2022 U.S. Monkeypox Cases
• CDC is tracking multiple cases of monkeypox that have been reported in several countries that don’t normally report monkeypox, including the United States.
• CDC is urging healthcare providers in the U.S. to be alert for patients who have rash illnesses consistent with monkeypox.
• CDC is working with state and local health officials to identify people who may have been in contact with individuals who have tested positive for monkeypox, so they can monitor their health.
• Monkeypox is rare and does not spread easily between people without close contact. The threat of monkeypox to the general U.S. population remains LOW.
What You Should Do
Anyone with a rash that looks like monkeypox should talk to their healthcare provider, even if they don’t think they had contact with someone who has monkeypox. People who may be at higher risk might include but are not limited to those who:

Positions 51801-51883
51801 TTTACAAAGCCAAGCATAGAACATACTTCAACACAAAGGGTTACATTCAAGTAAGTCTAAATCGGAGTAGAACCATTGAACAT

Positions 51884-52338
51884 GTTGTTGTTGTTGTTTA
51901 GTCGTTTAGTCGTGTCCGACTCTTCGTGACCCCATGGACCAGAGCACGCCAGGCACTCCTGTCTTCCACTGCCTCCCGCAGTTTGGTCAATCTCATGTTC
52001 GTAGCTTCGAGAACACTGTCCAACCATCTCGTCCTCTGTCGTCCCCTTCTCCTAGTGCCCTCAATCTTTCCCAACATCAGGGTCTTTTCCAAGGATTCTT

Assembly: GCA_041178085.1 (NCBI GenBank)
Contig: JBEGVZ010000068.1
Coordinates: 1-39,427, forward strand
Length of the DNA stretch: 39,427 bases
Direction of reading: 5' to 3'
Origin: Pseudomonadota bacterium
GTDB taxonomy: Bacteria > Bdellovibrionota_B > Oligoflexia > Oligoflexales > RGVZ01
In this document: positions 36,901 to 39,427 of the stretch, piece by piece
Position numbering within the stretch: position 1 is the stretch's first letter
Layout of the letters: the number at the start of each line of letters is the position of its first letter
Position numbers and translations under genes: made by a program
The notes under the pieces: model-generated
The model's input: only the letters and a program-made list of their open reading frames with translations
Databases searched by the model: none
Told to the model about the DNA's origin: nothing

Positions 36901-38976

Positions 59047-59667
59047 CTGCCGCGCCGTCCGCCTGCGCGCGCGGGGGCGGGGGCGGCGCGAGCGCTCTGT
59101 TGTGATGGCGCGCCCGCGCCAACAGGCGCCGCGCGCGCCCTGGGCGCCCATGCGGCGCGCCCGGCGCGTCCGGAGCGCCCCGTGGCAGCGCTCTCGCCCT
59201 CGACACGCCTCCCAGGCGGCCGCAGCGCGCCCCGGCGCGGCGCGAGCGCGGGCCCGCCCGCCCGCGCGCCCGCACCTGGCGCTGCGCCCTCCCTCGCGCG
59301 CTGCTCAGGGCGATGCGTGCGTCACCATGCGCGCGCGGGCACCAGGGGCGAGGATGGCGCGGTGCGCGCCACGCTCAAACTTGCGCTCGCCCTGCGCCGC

1. Had contact with someone who had a rash that looks like monkeypox or someone who was diagnosed with confirmed or probable monkeypox
2. Had skin-to-skin contact with someone in a social network experiencing monkeypox activity, this includes men who have sex with men who meet partners through an online website, digital application (“app”), or social event (e.g., a bar or party)
3. Traveled outside the US to a country with confirmed cases of monkeypox or where monkeypox activity has been ongoing
4. Had contact with a dead or live wild animal or exotic pet that exists only in Africa or used a product derived from such animals (e.g., game meat, creams, lotions, powders, etc.)
Symptoms of Monkeypox
• Muscle aches
• Swollen lymph nodes
• A rash that may have been flat and then formed blisters or has crusted
As of this notice, there are only 7 known cases in Texas. If you have been exposed to someone diagnosed with monkeypox or are experiencing related symptoms, contact your health care provider.